BANK lending to businesses and households edged up in July, raising hopes that the flow of credit is at last improving on the back of initiatives like the Funding for Lending Scheme (FLS).
However, analysts have warned that the FLS’s impact is negligible so far.
“The scheme has succeeded only in ensuring credit flows tread water at a negligible level and it is difficult to discern yet any effect from the heavy bias under the redesigned scheme towards corporate lending,” said Barclays economist Simon Hayes.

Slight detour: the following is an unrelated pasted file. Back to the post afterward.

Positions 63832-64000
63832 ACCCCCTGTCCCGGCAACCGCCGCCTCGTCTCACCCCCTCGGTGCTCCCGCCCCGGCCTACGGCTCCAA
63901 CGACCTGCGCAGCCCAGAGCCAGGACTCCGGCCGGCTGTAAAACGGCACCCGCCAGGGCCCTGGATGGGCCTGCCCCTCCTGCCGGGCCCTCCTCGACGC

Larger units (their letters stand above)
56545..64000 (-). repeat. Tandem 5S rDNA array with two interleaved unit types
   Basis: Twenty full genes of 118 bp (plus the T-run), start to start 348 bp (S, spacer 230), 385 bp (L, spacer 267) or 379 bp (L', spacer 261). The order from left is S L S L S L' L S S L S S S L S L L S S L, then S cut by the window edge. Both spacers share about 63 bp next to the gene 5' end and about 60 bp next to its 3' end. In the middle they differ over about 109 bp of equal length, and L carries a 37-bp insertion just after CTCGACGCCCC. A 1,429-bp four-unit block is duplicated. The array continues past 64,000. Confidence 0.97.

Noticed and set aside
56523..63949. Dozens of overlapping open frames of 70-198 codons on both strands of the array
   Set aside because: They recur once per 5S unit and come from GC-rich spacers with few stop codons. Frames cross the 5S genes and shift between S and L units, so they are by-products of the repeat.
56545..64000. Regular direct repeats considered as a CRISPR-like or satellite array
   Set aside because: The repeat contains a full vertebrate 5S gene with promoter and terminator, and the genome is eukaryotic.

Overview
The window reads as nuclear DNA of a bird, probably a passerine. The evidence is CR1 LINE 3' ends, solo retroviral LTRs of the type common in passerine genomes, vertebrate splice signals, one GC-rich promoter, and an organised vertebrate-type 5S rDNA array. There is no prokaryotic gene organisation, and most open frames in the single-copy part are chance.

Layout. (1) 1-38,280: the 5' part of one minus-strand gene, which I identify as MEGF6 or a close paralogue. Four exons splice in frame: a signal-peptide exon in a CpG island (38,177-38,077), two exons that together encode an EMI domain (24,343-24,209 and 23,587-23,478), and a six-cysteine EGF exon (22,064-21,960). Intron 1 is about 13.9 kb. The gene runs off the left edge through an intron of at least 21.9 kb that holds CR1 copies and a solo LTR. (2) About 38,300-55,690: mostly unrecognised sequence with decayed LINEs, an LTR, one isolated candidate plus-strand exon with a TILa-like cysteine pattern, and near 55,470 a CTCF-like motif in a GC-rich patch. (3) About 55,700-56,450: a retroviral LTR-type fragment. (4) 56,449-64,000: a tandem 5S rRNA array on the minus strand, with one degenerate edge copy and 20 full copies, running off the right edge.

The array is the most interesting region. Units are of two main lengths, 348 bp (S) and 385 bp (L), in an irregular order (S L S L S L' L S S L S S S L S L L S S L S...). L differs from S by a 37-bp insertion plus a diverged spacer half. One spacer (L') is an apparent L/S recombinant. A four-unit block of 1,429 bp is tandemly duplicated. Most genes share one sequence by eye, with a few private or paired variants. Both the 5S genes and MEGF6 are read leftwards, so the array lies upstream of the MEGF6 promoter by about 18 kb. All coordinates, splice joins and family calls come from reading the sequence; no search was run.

And although the lending to households and firms increased £1.3bn in July, small firms saw a fall in loans.
“The tweaks to the FLS earlier this year which improved the incentives for banks to lend to SMEs seem to have been pretty ineffective so far,” said Capital Economics’ Jonathan Loynes.
The Bank of England has defended the scheme on the basis that credit conditions would have been even worse without it. It launched FLS at a time when it forecast strong falls in lending, and so believes the cheap money helped prop up credit supply.
And since the FLS’ introduction last year, interest rates on business and mortgage loans have plunged by around one percentage point.